I also happen to remember that probiotic capsules claim multiple billions of live bacteria, but I wasn't sure if this could be interchanged with the density of living bacteria. However, 1 billion/shovelful sounded like an underestimate to me.

BTW, Behe also seems to have trouble with the sheer magnitude of bacterial populations as was clear at the Kitzmiller trial. He has a paper supposedly showing the difficulty of evolving new disulfide bonds, but using his analysis on realistic numbers would suggest this is a comment event. E.g. http://www.stcynic.com/blog/archives/2005/10/behe_disproves_irreducible…

bmurray:

Absolutely; I hope my original post didn't suggest otherwise!

Evolution is definitely a process which is amenable to mathematical modeling; and doing that modeling requires serious mathematical skills. But you can't do that modeling without understanding *what it is* that you're modeling.

There's two ways for math guys to really contribute to evolution. One is to do the usual mathematical abstraction thing: take the basic concepts of evolution, and strip them down to a bare abstraction, and then work with that abstraction to see what it's implications are. The other is to get directly involved in mathematical biology. The former requires at least a moderate amount of knowledge about the evolutionary process; and the latter requires as much knowledge of biology and biochemistry as mathematics.

In the further interest of trying to pin down these numbers, the Kitzmiller link says there are over 10^16 prokaryotes in a ton of soil (which I think we can treat as synonymous to bacteria). That's 2000 lb (BTW, I know there is this wonderful thing called the metric system, but nobody else seems to be using it in this context either). So there are more than 5x10^12 bacteria per pound. Assuming about 100 teaspoons/pound, that's 5x10^10 or 50 billion bacteria in a teaspoon of soil.

Anyone know for sure if this is a good estimate? This is a number I'd like to have at my fingertips (hopefully not under my fingernails though--yeech!), and I am still seeing a divergence of nearly 2 orders of magnitude between sources. It probably depends upon the kind of soil, moisture, temperature, and so forth, but I would like to have as good an estimate as possible.

PaulC -

Typically soils will have in the neighbourhood of 1E8-1E9 bacteria per teaspoon. That could be more or less depending on conditions (moisture, temperature, pH, mineral content, organic matter content, depth, presence of nearby vegetation). Anything less than 1E7 would be considered practically sterile as far as soil is concerned. Soils rich in organic matter and water will have a higher figure, and drier less rich soils lower. Bacteria are aquatic organisms, and so water is an important limiting factor.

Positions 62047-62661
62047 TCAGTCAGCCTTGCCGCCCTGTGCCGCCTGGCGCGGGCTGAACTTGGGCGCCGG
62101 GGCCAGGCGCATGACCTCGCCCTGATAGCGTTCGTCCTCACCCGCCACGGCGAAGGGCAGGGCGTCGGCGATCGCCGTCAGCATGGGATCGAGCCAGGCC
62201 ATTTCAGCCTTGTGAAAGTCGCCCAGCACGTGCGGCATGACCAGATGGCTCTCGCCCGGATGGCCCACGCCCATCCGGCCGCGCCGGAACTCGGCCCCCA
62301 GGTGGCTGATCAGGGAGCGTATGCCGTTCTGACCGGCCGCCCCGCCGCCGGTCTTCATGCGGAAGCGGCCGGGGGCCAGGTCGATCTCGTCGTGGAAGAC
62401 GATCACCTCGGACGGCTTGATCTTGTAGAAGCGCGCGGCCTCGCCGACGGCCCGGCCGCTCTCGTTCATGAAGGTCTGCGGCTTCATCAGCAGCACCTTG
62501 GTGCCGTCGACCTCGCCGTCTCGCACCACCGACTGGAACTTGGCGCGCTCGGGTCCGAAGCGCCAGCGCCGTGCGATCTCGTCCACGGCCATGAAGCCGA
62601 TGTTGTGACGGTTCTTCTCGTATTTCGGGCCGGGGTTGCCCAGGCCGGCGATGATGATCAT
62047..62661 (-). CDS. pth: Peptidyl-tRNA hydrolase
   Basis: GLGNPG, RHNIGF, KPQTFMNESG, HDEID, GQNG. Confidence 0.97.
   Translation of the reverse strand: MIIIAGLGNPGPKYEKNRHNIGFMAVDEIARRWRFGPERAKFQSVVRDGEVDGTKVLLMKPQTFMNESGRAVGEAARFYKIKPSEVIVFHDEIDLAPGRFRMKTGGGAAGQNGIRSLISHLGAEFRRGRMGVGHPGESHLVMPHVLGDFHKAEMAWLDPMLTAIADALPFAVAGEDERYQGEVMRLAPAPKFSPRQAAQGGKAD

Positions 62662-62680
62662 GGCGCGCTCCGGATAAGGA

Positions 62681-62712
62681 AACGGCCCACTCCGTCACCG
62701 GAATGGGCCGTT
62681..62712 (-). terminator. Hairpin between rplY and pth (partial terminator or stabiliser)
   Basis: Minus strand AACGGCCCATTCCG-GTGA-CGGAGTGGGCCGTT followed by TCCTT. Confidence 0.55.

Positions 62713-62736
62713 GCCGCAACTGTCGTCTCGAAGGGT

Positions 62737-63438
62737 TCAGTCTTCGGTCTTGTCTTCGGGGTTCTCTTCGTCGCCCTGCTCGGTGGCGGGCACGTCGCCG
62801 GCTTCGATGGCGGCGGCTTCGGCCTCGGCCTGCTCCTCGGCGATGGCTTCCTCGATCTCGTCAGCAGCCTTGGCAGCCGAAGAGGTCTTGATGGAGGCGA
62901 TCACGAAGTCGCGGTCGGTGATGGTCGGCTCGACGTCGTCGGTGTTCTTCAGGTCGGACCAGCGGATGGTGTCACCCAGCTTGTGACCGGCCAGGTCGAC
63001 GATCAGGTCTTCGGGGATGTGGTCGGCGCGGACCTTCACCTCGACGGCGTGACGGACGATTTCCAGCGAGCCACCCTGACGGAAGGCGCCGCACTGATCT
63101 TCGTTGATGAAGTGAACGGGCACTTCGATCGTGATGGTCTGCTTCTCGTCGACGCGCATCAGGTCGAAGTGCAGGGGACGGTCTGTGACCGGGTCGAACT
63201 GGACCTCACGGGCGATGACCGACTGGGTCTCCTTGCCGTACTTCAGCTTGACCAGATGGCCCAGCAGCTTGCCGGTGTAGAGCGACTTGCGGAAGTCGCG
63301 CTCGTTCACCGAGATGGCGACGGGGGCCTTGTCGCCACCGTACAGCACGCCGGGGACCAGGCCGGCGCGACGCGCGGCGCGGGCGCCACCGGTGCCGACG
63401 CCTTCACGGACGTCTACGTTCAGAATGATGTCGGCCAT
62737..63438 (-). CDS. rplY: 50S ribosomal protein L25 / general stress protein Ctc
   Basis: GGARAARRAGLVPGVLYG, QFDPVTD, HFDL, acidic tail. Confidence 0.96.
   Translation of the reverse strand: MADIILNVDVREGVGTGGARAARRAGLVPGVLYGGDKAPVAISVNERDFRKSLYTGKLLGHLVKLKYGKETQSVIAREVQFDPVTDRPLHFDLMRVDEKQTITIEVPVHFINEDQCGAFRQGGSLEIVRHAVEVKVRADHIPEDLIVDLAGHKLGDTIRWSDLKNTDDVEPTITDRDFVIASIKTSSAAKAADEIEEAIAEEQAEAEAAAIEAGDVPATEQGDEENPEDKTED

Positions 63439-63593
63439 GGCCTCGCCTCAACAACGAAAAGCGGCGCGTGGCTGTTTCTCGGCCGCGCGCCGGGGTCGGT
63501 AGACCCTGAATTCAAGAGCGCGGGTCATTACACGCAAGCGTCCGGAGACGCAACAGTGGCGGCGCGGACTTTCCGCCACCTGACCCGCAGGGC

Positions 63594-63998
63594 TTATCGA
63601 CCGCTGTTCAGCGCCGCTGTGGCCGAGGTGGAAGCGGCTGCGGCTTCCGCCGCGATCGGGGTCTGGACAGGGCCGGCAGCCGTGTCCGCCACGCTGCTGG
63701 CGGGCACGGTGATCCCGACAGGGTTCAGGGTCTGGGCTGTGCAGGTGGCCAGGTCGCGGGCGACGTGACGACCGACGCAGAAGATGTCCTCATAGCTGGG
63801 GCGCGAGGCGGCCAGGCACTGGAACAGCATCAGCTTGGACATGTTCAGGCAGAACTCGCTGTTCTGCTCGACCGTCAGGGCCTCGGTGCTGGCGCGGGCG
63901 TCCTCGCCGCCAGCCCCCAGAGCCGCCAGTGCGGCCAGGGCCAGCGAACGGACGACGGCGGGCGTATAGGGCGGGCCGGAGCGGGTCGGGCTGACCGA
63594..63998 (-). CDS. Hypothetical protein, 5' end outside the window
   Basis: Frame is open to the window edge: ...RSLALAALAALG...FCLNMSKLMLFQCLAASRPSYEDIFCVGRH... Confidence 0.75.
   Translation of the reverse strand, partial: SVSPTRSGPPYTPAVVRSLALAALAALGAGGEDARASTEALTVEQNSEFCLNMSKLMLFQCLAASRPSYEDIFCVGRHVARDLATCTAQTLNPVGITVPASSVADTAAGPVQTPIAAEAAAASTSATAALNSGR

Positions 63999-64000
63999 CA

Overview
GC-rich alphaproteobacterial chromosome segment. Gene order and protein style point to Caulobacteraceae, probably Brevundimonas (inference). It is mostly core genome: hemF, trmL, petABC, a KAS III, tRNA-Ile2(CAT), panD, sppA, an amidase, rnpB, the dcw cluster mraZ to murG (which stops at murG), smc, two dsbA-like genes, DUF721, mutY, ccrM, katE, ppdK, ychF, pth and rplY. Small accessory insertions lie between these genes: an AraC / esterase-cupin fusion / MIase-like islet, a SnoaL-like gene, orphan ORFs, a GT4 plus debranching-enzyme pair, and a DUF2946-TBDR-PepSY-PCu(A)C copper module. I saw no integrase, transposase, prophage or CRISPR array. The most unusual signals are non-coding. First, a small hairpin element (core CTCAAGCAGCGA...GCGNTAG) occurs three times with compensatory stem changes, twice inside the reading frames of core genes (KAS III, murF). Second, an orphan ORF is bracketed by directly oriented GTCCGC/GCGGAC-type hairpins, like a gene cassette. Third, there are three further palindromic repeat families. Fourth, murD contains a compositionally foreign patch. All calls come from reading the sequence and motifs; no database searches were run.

Not only these crude population genetics models are off on the scale a natural population can expect to be (millions of zebras, trillions of bacteria), but they often fail to take into account some important mechanisms that enhance the basic effect of Natural Selection.

For example they will not modelize the effect of mate selection. In many if not most natural species, the most fit individuals of a local subgroup are more likely to breed with the most fit (with the usual caveats, skipped here), and thus the less fit with the less fit, with the net effect of increasing the speed of convergence toward a (computerized) fitness goal by a significant factor.

Their point is rarely to suggest there could be yet-undiscovered *natural* mechanisms involved in natural selection. Any failure of their comuter model will be interpreted as invalidating the Theory of Evolution as a whole, although none of their models can conclusively establish that gremlins are involved in new genes creation.

I was at ISIT-2006 last week; no ID-ist was in sight. Instead we were treated to a real information theorist doing biology.

Nobody there gives those ID-ers any shred of credibility.

Mark, in your copious free time, I would love to read your thoughts on this topic in greater depth, preferably in a series as you've been doing with category theory. It is the one thing that makes me tear out my hair and bay at the moon when I deal with colleagues who don't understand how computers work.